SDS-PAGE analysis

Standard procedures for SDS-PAGE were employed. Protein composition was determined by 15% polyacrylamide gels and stained with Coomassie Brilliant Blue G-250.

Transmission electron microscopy (TEM)

The Pdu MCPs structures in the LT2 WT and mutant strains were visualised using thin section49. Salmonella cells were pelleted and fixed with a mixture of 4% paraformaldehyde and 2.5% glutaraldehyde in 0.05 M sodium cacodylate buffer (pH 7.2) for 1 h. Samples were then post-fixed with 1% osmium tetroxide for 1.5 h, washed with ultrapure water, and stained with 1% uranyl acetate for overnight at 4 °C. Dehydration was conducted with a series of increasing alcohol concentrations (30–100%) before the cells were embedded in resin. Thin sections of 70 nm were cut with a diamond knife. The structures of isolated Pdu MCPs were characterised using negative staining TEM52. The isolated Pdu MCPs (1 mg mL−1) were stained with 3% uranyl acetate. Images were recorded using an FEI 120 kV Tecnai G2 Spirit BioTWIN TEM equipped with a Gatan Rio 16 camera. Image analysis was carried out using the ImageJ software. Statistical analysis was performed using Student’s t test conducted by IBM SPSS Statistics 24.

Proteomic analysis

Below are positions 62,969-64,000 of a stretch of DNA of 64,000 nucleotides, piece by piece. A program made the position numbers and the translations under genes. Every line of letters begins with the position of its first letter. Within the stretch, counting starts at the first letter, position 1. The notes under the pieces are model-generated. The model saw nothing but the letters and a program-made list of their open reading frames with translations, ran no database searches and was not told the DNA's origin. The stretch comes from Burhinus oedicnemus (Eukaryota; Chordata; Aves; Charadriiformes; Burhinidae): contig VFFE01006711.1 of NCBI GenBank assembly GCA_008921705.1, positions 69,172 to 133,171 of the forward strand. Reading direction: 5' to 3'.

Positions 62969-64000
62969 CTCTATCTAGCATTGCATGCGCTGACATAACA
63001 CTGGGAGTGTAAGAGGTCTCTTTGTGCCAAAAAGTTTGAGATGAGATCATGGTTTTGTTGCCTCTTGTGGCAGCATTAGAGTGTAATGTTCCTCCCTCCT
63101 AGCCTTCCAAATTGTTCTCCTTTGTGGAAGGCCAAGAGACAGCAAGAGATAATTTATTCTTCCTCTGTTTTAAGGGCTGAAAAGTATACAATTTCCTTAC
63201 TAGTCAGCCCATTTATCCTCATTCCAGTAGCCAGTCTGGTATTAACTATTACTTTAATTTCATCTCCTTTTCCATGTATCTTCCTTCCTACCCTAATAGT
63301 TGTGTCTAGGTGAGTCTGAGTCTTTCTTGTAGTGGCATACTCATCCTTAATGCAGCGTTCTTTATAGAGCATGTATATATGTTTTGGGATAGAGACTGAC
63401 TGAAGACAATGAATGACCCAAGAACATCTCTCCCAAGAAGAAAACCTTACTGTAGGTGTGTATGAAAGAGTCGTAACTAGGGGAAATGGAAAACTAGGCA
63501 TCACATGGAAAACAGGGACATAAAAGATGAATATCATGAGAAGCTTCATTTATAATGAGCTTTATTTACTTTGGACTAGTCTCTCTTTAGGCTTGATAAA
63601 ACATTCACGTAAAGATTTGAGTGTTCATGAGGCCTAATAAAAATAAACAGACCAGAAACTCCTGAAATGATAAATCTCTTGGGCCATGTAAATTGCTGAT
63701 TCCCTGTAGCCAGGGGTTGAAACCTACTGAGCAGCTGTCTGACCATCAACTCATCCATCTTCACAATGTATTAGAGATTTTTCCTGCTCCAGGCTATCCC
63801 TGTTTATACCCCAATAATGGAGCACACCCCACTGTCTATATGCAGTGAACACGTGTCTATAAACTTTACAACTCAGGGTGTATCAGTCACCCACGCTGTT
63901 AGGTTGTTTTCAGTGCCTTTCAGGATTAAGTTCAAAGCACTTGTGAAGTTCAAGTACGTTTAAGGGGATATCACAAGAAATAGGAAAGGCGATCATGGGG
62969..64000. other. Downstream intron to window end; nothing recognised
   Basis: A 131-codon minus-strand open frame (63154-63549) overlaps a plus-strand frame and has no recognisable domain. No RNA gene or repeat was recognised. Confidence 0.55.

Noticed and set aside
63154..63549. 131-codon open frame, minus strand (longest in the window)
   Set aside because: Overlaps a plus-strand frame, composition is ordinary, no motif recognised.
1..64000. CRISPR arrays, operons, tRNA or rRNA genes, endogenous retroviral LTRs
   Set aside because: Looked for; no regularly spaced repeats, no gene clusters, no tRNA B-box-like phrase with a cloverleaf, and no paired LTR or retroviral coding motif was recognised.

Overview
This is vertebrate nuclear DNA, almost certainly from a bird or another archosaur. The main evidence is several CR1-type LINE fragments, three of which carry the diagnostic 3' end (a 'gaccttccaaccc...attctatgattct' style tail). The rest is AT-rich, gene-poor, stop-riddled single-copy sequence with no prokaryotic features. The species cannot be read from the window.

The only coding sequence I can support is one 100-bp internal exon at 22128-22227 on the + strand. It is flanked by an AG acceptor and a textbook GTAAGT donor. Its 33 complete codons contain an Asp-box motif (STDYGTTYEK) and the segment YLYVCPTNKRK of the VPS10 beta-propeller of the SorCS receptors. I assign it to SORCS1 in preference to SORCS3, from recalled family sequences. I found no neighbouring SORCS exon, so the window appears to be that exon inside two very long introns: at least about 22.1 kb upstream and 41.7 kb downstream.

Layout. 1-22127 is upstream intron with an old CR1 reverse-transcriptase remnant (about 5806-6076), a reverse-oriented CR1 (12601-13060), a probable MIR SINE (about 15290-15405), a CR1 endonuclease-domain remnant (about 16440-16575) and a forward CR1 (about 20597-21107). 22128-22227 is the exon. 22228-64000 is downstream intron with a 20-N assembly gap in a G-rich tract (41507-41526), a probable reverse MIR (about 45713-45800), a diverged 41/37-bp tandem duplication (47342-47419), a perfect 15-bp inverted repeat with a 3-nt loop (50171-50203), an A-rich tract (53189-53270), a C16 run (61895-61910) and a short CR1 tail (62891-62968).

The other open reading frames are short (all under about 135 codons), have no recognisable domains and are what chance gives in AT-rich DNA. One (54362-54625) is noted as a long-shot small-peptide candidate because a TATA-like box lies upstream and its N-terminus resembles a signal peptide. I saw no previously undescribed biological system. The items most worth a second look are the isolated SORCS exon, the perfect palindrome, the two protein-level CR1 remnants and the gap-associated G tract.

Absolute quantification for the Pdu MCP proteomics was conducted using concatenated signature peptides encoded by a QconCAT31. In general, two peptides, serving as surrogates, were nominated to quantify each protein based on the published design principles (Supplementary Table 4)62. Only one peptide meeting the criteria was selected for quantification of PduB, PduN, and PduX. The data are still reliable, given the excellent agreement between the nominated two peptides of other Pdu MCP proteins. All peptides were searched against the Uniprot of S. enterica database to make sure that they are unique. The QconCAT gene was subcloned into a plasmid vector (pEU01) optimised for CFS, provided by GeneMill, University of Liverpool. The coding DNA sequence and translated peptide sequence for QconCATs are shown in Supplementary Table 3. The CFS (WEPRO8240/8240H/8240G Expression Kit, CellFree Sciences) was used to express the QconCAT proteins labelled with stable isotopes30. Statistical analysis was performed using Student’s t test.